Your non-occupant co-client must also spend the majority of the year in the United States. If you get less than a 20% down payment, they must have a DTI of 70% or less. The co-signer on a Fha mortgage must be on the property of the home.

Co-Signer Personal Loans 

Whenever you want a personal loan, you need a steady source of income and a good to exceptional credit score. It may be hard to discover a creditor who will accept you if you do not have those items. If you do approve a loan, you may be saddled with a high-interest rate.

That’s when a cosigner can come in handy. A cosigner is someone who has good credit and a steady income. Typically a family member or close friend as we have said previously. The cosigner serves as a guarantor on the personal loans and is jointly liable for their repayment. If you are unable to complete your monthly dues, the cosigner will be held accountable. Since having a cosigner reduces the creditor’s risk. They are more likely to grant you a mortgage and provide you with favorable repayment plans.

Lenders That Accept  Personal Loans With a Cosigner

Although not all low-interest personal loans provider enables you to add a co-signer to your online and physical application, some do. The following are mortgage companies that accept cosigners on applications. 

#1. FreedomPlus

The lowest percentage obtainable from FreedomPlus is exclusively accessible when you add an eligible cosigner to your request for personal loans.

#2. Laurel Road

If you don’t fulfill Laurel Road’s lending standards. Attaching a cosigner to your application for personal loans can help you get in. Laurel Road performs a soft credit draw, allowing you to check your loan eligibility without affecting your credit score.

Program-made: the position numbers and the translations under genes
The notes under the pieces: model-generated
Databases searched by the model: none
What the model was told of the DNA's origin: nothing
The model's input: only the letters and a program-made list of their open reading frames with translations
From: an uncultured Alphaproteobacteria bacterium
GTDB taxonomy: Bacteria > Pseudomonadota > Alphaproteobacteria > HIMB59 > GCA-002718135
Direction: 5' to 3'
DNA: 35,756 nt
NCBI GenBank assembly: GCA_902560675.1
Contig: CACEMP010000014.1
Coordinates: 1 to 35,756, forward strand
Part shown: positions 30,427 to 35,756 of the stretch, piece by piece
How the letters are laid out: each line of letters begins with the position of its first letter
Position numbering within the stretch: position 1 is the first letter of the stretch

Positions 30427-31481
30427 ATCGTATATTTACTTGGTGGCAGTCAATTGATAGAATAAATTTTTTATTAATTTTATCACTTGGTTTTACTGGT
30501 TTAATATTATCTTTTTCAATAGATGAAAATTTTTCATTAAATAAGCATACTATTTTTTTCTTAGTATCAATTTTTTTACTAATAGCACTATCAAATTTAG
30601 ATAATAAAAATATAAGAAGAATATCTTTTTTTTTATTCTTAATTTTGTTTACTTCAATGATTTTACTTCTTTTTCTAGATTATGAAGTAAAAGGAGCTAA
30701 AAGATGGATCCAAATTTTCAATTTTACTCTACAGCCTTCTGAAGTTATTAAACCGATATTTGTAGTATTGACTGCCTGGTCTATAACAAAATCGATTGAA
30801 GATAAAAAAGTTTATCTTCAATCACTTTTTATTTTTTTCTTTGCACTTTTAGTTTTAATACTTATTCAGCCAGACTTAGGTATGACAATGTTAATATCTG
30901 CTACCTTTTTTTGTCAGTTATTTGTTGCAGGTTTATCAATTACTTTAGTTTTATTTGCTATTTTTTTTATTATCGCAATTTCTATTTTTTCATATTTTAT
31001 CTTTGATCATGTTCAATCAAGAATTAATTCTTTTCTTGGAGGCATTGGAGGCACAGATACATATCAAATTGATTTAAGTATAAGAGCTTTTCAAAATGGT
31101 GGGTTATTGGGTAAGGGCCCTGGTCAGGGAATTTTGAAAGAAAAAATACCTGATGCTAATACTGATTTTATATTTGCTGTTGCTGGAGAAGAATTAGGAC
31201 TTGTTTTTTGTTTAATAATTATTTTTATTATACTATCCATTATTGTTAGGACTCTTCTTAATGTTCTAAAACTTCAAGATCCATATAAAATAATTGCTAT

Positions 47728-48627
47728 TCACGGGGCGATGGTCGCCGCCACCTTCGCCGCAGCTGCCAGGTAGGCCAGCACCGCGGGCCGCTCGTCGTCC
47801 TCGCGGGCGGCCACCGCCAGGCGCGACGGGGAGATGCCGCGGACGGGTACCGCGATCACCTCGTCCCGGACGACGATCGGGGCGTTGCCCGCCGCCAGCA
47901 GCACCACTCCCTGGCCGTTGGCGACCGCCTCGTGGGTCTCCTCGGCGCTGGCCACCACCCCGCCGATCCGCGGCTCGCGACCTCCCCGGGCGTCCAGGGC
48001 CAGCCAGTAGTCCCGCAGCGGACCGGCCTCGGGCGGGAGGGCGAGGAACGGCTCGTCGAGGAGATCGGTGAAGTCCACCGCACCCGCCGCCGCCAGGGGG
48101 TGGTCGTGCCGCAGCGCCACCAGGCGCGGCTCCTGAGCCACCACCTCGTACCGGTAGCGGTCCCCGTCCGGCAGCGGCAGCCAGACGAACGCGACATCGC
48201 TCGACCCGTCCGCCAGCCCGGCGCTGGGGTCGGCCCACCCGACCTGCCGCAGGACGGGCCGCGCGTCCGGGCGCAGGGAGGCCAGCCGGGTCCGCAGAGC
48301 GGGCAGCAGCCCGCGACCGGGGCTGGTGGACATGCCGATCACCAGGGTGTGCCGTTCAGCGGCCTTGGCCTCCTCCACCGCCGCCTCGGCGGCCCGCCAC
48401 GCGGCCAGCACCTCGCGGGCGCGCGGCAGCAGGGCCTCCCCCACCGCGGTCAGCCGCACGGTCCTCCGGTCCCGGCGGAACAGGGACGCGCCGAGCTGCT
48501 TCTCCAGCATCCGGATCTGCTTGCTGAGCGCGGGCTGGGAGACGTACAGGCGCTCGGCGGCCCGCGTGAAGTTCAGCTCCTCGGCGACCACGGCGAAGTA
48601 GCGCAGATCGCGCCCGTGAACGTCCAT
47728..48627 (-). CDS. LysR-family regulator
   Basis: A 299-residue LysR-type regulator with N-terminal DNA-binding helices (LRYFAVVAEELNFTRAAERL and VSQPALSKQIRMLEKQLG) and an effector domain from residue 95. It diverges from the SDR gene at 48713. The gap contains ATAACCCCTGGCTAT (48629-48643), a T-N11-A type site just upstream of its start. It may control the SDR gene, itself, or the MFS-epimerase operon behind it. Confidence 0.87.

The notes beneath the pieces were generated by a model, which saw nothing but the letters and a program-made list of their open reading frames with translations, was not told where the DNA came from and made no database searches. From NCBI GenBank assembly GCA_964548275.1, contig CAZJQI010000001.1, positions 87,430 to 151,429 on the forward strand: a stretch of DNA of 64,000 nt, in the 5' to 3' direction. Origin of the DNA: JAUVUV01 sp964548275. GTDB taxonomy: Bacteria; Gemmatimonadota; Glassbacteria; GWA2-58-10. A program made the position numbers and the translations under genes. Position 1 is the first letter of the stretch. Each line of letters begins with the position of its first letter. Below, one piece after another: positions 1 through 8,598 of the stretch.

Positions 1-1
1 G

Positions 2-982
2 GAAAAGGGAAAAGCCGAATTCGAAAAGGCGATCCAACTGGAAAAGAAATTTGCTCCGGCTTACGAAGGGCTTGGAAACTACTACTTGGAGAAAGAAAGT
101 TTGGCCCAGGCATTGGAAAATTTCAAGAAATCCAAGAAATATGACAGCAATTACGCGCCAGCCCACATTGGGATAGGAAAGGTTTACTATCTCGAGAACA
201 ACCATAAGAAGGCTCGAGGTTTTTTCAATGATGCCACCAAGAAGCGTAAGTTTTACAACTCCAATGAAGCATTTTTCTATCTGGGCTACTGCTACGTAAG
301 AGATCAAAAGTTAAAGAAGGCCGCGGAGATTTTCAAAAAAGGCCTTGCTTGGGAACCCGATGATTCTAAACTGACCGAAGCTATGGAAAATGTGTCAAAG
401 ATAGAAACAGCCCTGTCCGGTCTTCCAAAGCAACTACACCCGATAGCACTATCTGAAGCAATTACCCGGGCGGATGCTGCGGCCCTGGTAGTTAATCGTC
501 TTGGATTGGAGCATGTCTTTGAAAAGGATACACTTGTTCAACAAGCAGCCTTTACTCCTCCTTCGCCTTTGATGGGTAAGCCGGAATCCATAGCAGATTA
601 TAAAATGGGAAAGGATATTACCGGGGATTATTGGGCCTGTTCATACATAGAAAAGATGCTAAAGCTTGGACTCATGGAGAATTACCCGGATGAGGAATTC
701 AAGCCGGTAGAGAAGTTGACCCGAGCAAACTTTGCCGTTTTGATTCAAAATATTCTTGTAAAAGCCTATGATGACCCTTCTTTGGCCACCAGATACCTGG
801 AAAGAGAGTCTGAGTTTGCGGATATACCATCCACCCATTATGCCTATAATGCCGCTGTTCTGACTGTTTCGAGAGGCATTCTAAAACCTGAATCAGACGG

#3. LendingClub

LendingClub basically makes loans to customers with good credit scores and low debt-to-income ratios. And also a credit report that demonstrates a long credit history with a broad mix of credit lines. If you do not meet these requirements, LendingClub may authorize you to subscribe to a joint application, which increases your chances of loan approval.

#4. LightStream

LightStream is an internet borrower that provides a variety of personal loans, both safe and unsecured loans. They do accept cosigners, which may help you qualify for a personal loan without requiring security.

#5. OneMain Financial Services

OneMain Financial serves customers with bad credit. They do allow combined applications, which can help you apply for a good rate than you would otherwise.

#6. PenFed

PenFed may be a wonderful option if you need a modest personal loan. You may borrow as low as $600 up to $50,000 for a variety of financial purposes. You can also enroll with a co-signer, which may qualify you to get personal loans for reduced interest rates.

Keep in mind that you do not need to be a PenFed member to apply. You will need to participate in the credit union if you are successful and wish to take the loan.

#7.  SoFi

SoFi usually provides personal loans to those with strong to excellent credit. This could be a suitable option if you want to consolidate debt (such as credit card debt). Or borrow for home renovation projects. Their personal loans are unsafe, which means you don’t have to provide collateral, they also accept a co-signer. Which may increase your chances of qualifying.